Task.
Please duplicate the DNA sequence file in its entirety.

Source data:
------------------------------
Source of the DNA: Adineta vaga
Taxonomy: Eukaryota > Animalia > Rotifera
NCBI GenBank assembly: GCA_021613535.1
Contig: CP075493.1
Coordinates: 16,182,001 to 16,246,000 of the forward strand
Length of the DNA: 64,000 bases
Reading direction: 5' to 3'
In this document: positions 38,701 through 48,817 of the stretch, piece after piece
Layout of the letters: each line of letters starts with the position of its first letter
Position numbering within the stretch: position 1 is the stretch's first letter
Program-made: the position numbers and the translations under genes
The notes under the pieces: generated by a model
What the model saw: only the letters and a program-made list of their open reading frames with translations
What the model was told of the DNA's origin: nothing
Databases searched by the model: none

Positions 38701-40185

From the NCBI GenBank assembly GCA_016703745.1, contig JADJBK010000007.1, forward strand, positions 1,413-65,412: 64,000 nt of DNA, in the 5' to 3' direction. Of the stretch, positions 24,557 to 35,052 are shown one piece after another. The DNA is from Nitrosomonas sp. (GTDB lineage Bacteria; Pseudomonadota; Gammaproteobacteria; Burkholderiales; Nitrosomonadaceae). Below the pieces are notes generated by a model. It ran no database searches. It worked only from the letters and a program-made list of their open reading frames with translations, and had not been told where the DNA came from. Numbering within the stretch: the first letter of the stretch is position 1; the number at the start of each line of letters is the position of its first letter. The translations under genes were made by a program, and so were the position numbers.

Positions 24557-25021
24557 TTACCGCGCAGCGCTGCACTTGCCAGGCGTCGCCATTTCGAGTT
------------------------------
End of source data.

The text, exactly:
Source of the DNA: Adineta vaga
Taxonomy: Eukaryota > Animalia > Rotifera
NCBI GenBank assembly: GCA_021613535.1
Contig: CP075493.1
Coordinates: 16,182,001 to 16,246,000 of the forward strand
Length of the DNA: 64,000 bases
Reading direction: 5' to 3'
In this document: positions 38,701 through 48,817 of the stretch, piece after piece
Layout of the letters: each line of letters starts with the position of its first letter
Position numbering within the stretch: position 1 is the stretch's first letter
Program-made: the position numbers and the translations under genes
The notes under the pieces: generated by a model
What the model saw: only the letters and a program-made list of their open reading frames with translations
What the model was told of the DNA's origin: nothing
Databases searched by the model: none

Positions 38701-40185

From the NCBI GenBank assembly GCA_016703745.1, contig JADJBK010000007.1, forward strand, positions 1,413-65,412: 64,000 nt of DNA, in the 5' to 3' direction. Of the stretch, positions 24,557 to 35,052 are shown one piece after another. The DNA is from Nitrosomonas sp. (GTDB lineage Bacteria; Pseudomonadota; Gammaproteobacteria; Burkholderiales; Nitrosomonadaceae). Below the pieces are notes generated by a model. It ran no database searches. It worked only from the letters and a program-made list of their open reading frames with translations, and had not been told where the DNA came from. Numbering within the stretch: the first letter of the stretch is position 1; the number at the start of each line of letters is the position of its first letter. The translations under genes were made by a program, and so were the position numbers.

Positions 24557-25021
24557 TTACCGCGCAGCGCTGCACTTGCCAGGCGTCGCCATTTCGAGTT